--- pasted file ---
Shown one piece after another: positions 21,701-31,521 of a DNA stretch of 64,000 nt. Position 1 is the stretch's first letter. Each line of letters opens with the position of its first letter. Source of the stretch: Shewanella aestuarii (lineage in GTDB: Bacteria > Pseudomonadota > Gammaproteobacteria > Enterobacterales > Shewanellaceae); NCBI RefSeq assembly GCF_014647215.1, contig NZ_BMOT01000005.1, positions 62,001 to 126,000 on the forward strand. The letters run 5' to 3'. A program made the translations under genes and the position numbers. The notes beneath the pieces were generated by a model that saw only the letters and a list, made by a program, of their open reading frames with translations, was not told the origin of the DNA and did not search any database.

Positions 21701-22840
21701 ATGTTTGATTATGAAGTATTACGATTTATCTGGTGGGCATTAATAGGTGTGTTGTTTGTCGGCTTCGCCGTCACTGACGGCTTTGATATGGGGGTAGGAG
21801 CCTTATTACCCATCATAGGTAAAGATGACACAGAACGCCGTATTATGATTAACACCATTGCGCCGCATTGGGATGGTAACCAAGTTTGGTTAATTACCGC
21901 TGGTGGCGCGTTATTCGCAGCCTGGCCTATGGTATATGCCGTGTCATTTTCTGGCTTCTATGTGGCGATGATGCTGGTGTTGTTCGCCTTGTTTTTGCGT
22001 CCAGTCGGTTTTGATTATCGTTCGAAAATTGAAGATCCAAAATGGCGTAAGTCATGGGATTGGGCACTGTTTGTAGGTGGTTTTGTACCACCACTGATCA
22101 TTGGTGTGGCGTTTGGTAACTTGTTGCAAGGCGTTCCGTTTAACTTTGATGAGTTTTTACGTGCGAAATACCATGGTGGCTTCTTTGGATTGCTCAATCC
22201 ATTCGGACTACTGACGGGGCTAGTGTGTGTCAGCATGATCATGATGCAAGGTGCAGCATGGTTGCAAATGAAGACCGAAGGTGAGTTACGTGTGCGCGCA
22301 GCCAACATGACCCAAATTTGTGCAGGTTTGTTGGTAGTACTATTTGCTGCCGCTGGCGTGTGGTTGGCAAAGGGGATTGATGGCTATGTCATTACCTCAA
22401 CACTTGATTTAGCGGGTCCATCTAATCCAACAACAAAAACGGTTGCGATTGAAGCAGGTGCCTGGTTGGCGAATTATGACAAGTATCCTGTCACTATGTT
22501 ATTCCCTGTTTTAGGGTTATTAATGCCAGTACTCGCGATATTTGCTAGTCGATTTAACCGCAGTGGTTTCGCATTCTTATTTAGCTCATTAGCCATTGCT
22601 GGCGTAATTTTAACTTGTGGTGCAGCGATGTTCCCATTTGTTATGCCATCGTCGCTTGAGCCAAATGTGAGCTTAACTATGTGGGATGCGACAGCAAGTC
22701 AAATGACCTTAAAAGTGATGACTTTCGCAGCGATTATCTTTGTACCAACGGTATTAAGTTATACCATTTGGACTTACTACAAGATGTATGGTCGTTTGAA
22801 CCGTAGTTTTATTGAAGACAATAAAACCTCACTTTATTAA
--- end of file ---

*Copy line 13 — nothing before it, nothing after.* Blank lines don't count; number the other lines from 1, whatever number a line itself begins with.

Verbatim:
22701 AAATGACCTTAAAAGTGATGACTTTCGCAGCGATTATCTTTGTACCAACGGTATTAAGTTATACCATTTGGACTTACTACAAGATGTATGGTCGTTTGAA